Explosion injuries man at Trans-Cycle Industries Friday
Mar 12, 2010 | 2914 views |  1 comments | 16 16 recommendations | email to a friend | print
A man was injured in a Friday morning explosion at Trans-Cycle Industries of Alabama in Pell City. David Atchison
A man was injured in a Friday morning explosion at Trans-Cycle Industries of Alabama in Pell City. David Atchison
PELL CITY — A man was injured in an industrial explosion Friday morning.

Sgt. Alan Shaddix, a spokesman for the Pell City Police Department, said the explosion was reported at about 9 a.m. at Trans-Cycle Industries of Alabama, 101 Parkway East, Pell City Industrial Park.

Shaddix said a worker was removing bolts, which held the top of a large transformer in place, when the explosion occurred.

“Apparently some type of explosive gas built up inside the transformer,” Shaddix said.

He said it appeared a spark from the worker’s plasma cutter ignited the gas, blowing the top off the transformer and hurling the employee off the top of the huge piece of equipment.

Fire Department Interim Chief Jim Parsons said the explosion threw the TCI worker about 20 feet.

“He was very lucky,” Parsons said. “It was one of those great big transformers.”

Shaddix identified the victim as Greg Smith, 39, of Birmingham.

He said Smith, who appeared to have only suffered a broken right leg, was transported by ambulance to University Hospital in Birmingham.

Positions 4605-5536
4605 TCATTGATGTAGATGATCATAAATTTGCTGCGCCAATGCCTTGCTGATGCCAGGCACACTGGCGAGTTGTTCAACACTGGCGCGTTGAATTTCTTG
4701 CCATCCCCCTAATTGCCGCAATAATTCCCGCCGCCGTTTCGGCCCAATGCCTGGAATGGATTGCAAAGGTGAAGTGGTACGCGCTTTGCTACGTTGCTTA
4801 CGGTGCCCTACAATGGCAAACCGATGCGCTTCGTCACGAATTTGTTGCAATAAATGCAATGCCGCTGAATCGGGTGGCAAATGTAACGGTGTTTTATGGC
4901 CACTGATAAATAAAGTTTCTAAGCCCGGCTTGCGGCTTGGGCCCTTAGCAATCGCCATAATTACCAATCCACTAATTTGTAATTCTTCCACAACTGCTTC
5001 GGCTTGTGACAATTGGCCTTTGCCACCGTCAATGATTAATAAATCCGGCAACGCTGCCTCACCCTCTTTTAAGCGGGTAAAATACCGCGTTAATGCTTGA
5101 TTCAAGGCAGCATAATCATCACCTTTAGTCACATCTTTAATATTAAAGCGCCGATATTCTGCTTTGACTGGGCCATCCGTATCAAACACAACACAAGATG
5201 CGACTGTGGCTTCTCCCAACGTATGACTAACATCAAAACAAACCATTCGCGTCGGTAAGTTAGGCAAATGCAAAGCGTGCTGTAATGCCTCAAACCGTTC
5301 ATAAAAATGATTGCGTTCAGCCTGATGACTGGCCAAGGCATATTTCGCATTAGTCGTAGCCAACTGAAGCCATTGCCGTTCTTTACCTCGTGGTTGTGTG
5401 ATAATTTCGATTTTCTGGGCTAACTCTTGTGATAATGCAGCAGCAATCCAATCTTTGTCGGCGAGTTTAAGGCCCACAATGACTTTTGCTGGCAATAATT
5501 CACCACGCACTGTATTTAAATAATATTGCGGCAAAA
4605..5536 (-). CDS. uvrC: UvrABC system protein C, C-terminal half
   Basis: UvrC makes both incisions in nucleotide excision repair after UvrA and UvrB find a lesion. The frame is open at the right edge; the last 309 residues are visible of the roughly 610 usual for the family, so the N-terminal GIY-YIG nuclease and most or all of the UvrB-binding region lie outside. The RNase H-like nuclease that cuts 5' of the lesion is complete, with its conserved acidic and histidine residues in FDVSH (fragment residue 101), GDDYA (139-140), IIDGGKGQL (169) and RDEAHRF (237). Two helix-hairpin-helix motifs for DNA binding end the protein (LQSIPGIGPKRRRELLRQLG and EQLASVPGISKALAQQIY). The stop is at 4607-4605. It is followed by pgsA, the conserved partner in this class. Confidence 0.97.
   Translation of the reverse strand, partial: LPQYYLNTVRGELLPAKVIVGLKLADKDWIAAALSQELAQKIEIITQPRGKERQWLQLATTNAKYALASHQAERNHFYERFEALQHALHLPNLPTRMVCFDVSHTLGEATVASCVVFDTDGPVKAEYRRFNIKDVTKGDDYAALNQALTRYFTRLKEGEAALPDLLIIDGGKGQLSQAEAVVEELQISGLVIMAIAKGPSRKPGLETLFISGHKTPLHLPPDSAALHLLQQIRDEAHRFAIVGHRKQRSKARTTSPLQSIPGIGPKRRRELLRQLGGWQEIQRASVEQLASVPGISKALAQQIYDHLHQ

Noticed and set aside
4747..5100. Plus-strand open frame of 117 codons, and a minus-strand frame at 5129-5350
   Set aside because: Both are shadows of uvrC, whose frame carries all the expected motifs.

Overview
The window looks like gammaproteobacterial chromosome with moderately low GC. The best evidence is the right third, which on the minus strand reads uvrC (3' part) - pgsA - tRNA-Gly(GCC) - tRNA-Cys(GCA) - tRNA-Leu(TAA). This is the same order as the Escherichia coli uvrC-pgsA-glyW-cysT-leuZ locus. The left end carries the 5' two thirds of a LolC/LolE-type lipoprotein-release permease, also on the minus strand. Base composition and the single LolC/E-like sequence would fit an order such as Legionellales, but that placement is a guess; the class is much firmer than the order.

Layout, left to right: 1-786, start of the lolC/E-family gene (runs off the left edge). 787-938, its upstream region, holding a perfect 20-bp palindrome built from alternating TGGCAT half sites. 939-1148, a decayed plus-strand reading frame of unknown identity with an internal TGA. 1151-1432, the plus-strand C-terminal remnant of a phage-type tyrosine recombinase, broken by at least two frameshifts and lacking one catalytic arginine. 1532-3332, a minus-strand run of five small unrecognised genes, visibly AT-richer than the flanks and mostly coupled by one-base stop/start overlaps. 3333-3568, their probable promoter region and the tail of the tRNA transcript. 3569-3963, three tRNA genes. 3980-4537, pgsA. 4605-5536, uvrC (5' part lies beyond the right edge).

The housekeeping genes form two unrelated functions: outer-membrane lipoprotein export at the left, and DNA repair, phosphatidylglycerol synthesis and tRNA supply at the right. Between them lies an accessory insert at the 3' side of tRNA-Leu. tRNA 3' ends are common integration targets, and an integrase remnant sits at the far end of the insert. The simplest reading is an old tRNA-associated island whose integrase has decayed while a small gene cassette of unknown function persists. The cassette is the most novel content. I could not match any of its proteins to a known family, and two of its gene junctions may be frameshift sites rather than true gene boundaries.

TCI specializes in cleaning and recycling equipment and materials contaminated by PCB heat resistant fluids. PCBs were once commonly used in electrical transformers.

Alabama Department of Public Health officials say PCB is a compound developed because of its fire and electrical resistance properties. The chemical was used in electrical transformers as insulation and in some pressure-treated woods.

The U.S. Environmental Protection Agency banned the manufacture of PCBs in 1979.

PCBs are listed by the EPA as a probable human carcinogen. This listing is used for chemicals that have been found to cause cancer in laboratory animals but have not been shown to cause cancer in humans.

Health officials say PCBs have also been associated with a skin disorder known as chloracne, as well as changes in cholesterol and triglyceride levels in human blood.

Shaddix said the oil inside the large transformer was already removed before Friday morning’s explosion.

“There were no hazmat problems,” Parsons added.

Doug Church, plant operation manager for TCI of Alabama, said PCBs had nothing to do with the accident.

“No PCBs were involved in this at all,” he said.

Church said it is not certain at this time what caused the explosion.

“It would be inappropriate for me to comment right now,” he said.

Church said next week a safety team will investigate the explosion.

He said the company’s attention right now is on the employee who was injured in the blast.

“He’s doing well,” Church said.

TCI has been in operation in Pell City for more than 17 years without any serious work-related accidents, until Friday.